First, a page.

BT496N 2009 Wildfire in Yosemite National Park
The western half of the United States spent much of last year on fire. While forest fires are a natural part of the ecology of the West, 2018 saw some of the most devastating fires in recent history as emergency management teams struggled to rein in blaze after blaze.
The state of California suffered the most, and the most visibly, from last year’s rash of wildfires. Its 2018 season was second only to 2008 in number of fire alerts detected on the Global Forest Watch Fires platform (more than 16,000), but surpassed other years in recent history in the sheer size of area burned. The Camp Fire that raged across northern California and destroyed the town of Paradise in November surpassed the Thomas Fire of 2017 as the state’s most deadly and destructive fire — killing 85 people, destroying 14,000 homes and burning an area the size of Chicago.
The California fires were also incredibly costly for the state. California spent $2.7 billion dollars on firefighting in 2017. The state had already spent one-fourth of its emergency funding on firefighting by the end of July 2018, before the most destructive fires had even begun.
But California wasn’t the only state that got scorched by 2018’s extreme fires. Several states experienced record-breaking fire seasons that drained resources and scarred the landscape:
For Colorado, the number of fires in 2018 far surpassed any in the last 17 years, with nearly 3,000 fire alerts picked up by GFW Fires. Colorado also experienced its second-most destructive fires season. Just halfway through the summer, 174,662 hectares (431,600 acres) of the state had already been scorched and 450 homes destroyed. The only year to surpass 2018 was 2002, where a total of 374,942 hectares (926,502 acres) were burned. Five of the 20 biggest wildfires in Colorado history were recorded in 2018.
One unexpected victim of a more intense fires season was Hawaii. A dry summer across the state left the grass and brush vulnerable to wildfire. By August, 12,140 hectares (30,000 acres) had caught fire, compared to the 3,116 hectare (7,700 acre) total in 2017.
The tropical state also saw 4,721 fire alerts in 2018, its highest number since at least 2001. While a portion of the fire alerts can be attributed to grass fires across the islands, volcanic eruptions accounted for a majority of alerts on the Island of Hawaii where lava flows engulfed its southeastern shore. Between May and August the number of hotspots detected more than doubled — an unusual trend for a state that sees frequent volcanic activity, but had an exceptionally active year in 2018.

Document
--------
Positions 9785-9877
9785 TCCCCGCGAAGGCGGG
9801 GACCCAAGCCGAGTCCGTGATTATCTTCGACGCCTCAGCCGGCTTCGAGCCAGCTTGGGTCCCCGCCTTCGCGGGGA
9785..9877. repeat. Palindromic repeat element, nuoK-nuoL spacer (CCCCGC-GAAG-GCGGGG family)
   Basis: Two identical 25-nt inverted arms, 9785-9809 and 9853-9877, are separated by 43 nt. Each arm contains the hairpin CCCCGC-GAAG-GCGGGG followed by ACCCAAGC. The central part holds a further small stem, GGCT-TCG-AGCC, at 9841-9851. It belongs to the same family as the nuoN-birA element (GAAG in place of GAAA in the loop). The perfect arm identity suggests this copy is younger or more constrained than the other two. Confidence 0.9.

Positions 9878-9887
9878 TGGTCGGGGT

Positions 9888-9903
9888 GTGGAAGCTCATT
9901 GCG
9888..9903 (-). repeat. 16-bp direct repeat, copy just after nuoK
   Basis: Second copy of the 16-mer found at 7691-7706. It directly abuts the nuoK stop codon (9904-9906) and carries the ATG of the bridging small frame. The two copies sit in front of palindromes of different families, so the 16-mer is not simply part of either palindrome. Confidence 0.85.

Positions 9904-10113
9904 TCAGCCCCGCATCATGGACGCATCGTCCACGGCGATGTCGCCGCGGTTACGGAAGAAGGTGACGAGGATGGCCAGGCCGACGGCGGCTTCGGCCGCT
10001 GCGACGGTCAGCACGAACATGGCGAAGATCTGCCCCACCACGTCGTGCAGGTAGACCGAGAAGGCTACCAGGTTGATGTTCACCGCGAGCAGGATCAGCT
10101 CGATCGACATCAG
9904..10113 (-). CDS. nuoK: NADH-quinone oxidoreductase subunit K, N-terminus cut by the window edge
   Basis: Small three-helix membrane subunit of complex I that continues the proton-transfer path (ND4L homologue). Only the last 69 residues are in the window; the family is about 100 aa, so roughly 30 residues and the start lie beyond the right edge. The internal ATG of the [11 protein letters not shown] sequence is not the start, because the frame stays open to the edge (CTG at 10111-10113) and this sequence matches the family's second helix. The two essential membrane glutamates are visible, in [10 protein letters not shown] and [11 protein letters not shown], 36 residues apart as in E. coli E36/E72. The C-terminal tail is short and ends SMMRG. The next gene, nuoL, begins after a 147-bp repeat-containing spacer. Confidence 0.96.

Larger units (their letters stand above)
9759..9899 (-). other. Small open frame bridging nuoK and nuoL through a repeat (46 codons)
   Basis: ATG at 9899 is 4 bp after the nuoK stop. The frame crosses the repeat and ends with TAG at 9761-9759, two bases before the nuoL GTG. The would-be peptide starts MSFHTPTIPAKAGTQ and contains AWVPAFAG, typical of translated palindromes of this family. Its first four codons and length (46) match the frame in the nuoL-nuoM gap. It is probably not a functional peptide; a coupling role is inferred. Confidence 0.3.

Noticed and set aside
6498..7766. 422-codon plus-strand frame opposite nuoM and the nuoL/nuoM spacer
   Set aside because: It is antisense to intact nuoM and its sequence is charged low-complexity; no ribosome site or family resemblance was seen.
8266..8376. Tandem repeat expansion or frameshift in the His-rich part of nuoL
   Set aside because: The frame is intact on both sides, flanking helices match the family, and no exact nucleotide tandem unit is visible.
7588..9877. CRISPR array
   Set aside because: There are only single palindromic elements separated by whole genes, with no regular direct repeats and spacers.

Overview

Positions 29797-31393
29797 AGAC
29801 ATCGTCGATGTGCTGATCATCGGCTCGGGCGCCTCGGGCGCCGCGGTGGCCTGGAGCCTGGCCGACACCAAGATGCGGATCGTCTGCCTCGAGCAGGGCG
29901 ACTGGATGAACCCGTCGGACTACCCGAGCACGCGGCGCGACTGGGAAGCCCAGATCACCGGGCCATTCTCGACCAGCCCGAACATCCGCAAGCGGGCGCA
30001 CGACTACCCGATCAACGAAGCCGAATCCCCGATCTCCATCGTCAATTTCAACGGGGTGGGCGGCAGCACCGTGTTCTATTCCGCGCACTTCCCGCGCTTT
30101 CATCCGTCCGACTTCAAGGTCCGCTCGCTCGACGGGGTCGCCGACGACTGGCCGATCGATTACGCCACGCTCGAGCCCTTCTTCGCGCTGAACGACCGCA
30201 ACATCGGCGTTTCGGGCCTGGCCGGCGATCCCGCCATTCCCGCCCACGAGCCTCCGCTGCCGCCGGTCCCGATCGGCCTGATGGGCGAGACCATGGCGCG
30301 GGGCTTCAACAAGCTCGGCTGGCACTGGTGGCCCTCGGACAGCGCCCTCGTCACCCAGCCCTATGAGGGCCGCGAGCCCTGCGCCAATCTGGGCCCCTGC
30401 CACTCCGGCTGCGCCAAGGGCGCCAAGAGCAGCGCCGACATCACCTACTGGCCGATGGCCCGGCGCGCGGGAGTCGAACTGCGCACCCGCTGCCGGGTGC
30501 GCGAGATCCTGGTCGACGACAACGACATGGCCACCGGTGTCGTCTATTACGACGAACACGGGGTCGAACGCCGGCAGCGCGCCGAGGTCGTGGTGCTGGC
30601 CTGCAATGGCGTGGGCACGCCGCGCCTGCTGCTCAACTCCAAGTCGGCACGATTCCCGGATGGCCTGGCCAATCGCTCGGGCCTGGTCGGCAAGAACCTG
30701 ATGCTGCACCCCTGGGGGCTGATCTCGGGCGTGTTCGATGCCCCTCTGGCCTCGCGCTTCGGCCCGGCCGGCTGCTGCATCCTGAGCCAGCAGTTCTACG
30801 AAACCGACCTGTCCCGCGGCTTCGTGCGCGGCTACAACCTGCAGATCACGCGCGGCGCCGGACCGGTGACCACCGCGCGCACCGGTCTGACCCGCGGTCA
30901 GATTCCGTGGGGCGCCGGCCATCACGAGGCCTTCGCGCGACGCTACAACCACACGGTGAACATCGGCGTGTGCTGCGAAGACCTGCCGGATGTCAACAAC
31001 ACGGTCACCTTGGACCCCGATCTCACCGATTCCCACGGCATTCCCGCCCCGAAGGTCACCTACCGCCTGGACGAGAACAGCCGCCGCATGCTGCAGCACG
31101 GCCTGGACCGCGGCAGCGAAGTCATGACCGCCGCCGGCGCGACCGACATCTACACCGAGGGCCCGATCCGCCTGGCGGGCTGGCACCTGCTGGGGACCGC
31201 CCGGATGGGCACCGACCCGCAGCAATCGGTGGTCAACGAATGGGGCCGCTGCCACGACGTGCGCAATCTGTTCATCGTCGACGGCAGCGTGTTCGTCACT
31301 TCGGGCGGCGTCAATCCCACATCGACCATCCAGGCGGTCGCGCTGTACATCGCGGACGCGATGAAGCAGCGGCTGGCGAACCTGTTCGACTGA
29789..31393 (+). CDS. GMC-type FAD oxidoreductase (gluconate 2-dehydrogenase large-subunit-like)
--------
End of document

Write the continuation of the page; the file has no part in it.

Oregon’s 2018 wildfires season ranked third for fire alerts, but the state spent a record-setting $514.6 million managing the flames. In total, roughly 342,530 hectares (846,411 acres) — an area larger than the size of Rhode Island — were burned. Oregon experienced a dry winter on the heels of abundant plant growth in 2017, which left fields and forests with plenty of fuel to burn.
Utah’s fires set records for loss of property. As of August, an estimated 370 structures had been destroyed, the most destructive season for the state since 2003. Most of the destruction was caused by the Dollar Ridge fire, which burned 363 buildings, a large portion of which were residences. The state had been experiencing an extreme drought in the months before, creating the right conditions for a fast-moving and explosive fire.
On the morning of July 5th, the Martin Fire began to blaze in Paradise Valley, Nevada. It grew quickly, and by the following week it had already burned across more than 177,600 hectares (439,000 acres) of grazing land and sage grouse habitat, an area twice the size of New York City. The inferno spread rapidly, at times moving across the landscape at 11 miles per hour. In under a week, the Martin Fire had become the largest single fire in Nevada history.
Though the flames have died down on the 2018 wildfires, year-to-year trends show the U.S. fires season is lengthening. Historically only spanning the hottest months of the year, fires in the United States and across the world are starting earlier and ending later. In the aftermath of such a devastating year, firefighters won’t have long to recover before the next wave begins. Climate models also predict hotter temperatures and prolonged periods of drought in the future, which will only make for more dangerous conditions in the western states.